• Git client installed – again, on Linux it’s probably already installed, for Windows you can check this guide in the Knowledge Base
  • AWS CLI configured to be able to download the logs
  • Optionally Docker can be used

Running with Docker

Once you have the dependencies in place, follow these steps using a command line interface of your choice:

  • Clone the repository using
    git clone
    git clone
  • Go into the project folder
    cd deepracer-analysis
  • Build the docker image:
  • Start the docker container:
    for Jupyter lab use:
    bin/ lab
  • Open the notebook in a browser using:
    if it fails, run this to get the url with a security token:

Running on Windows or without Docker

Since we do not have Docker scripts prepared for Windows and some users may prefer not to use Docker, the best way to run the analysis is to follow these steps in your Command Line:

  • Clone the repository using
    git clone
    git clone
  • Go into the project folder
    cd deepracer-analysis
  • Create a virtual env:
    python -m venv venv
  • Activate the venv, for Windows:
    For Linux:
    source venv/bin/activate
  • Install dependencies:
    pip install  -r requirements.txt
  • Start Jupyter Notebook:
    jupyter notebook
    or Jupyter Lab:
    jupyter lab

Further development

The project is far from complete and you should expect changes to appear on a regular basis. Three key goals at the moment are:

  • Merging contributions from the community log analysis challenge – the first one has already been submitted and is being worked on to be included
  • Reviewing the project structure and usability to make it even easier to work with
  • Reviewing the notebooks and organising them in a way that will make them easier to start working with and progress to more advanced analysis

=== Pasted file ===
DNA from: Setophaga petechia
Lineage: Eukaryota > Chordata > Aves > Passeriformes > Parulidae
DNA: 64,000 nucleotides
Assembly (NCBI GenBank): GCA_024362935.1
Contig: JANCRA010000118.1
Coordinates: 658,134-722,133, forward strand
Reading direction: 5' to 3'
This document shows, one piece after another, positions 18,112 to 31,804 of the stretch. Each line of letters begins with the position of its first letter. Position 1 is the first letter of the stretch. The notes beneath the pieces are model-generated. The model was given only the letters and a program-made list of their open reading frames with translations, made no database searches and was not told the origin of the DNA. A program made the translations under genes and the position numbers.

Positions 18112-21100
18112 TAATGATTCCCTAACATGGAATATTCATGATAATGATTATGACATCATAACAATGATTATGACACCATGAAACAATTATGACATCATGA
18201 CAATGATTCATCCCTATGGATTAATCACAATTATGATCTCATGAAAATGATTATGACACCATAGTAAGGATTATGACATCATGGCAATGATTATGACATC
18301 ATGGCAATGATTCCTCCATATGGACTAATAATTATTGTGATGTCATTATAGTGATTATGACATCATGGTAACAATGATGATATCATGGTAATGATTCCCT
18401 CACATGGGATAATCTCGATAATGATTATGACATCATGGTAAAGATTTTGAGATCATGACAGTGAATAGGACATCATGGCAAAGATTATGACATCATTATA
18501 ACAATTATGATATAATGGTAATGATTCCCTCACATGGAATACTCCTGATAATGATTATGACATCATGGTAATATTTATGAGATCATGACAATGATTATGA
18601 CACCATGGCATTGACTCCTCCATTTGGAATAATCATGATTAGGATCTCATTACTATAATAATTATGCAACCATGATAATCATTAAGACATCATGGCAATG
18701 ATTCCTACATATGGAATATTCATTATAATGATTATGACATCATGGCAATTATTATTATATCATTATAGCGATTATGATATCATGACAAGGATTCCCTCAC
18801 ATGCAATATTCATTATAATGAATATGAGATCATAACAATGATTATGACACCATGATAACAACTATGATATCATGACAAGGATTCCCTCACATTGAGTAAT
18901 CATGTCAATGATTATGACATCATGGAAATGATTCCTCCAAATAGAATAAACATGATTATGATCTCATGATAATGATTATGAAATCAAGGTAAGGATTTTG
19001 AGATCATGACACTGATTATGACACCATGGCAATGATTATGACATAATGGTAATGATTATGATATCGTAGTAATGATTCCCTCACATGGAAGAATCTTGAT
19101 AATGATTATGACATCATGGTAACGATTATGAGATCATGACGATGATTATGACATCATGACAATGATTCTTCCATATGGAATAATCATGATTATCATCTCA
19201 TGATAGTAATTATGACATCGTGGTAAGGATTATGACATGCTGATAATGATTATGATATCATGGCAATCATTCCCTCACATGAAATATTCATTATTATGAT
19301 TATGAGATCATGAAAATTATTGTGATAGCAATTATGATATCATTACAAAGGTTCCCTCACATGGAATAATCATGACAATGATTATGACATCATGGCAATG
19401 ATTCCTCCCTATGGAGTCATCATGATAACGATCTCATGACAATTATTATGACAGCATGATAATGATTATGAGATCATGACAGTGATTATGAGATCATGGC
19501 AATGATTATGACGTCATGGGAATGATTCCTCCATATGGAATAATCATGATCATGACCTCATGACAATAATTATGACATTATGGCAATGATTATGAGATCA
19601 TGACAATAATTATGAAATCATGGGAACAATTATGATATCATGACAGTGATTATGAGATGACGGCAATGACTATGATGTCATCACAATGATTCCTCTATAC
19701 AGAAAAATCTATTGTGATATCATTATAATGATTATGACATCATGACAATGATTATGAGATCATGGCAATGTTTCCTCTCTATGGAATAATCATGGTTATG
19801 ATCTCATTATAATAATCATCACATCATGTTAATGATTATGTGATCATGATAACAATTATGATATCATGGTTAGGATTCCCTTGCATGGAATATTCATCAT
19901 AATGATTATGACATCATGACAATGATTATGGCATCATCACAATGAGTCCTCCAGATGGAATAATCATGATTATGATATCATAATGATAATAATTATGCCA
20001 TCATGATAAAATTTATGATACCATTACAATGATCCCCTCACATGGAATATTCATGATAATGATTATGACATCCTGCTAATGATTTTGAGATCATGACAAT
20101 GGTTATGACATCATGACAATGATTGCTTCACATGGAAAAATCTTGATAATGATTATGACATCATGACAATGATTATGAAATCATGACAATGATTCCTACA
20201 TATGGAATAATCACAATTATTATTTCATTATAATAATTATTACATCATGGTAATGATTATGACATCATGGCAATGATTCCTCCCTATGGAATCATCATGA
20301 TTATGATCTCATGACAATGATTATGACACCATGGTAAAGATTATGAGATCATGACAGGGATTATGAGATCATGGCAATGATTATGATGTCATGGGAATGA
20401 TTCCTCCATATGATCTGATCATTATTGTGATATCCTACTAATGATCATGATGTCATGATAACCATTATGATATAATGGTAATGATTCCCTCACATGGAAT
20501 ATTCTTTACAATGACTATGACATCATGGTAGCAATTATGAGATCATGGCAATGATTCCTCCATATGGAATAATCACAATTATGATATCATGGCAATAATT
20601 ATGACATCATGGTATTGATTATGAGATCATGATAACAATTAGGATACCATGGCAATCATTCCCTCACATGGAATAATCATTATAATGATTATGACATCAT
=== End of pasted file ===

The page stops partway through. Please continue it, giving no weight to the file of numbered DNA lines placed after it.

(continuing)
Most information about the DeepRacer Analysis is currently available in the project’s file. With time additional information will be presented in the Community Knowledge Base.


If you face any issues when using the tool, come over to the Community Slack space, to channel #dr-training-log-analysis. You can also submit an issue on GitHub.


I would like to thank Lavesh Bhatia for assembling steps to set up the log analysis tool on Windows. Individual contributions like his are a foundation of the community’s growth from a group of individuals at the London Summit to rebranding as the AWS Machine Learning Community. Join us whether you need help or just want to have fun together.

2 Replies to “Introducing AWS DeepRacer Log Analysis”

    1. Hi Jeff, sounds like you’re trying to use the continuous action space.
      I haven’t done that myself for log analysis but I would recommend doing the following: if you know what your continuous action space is then divide it into a number of buckets, so for N speed ranges and M speeds you would have N*M bucket actions that you could assign indices to with numbers 0 to N*M-1. Then when reading you would have to overwrite the action index and speed and steering angle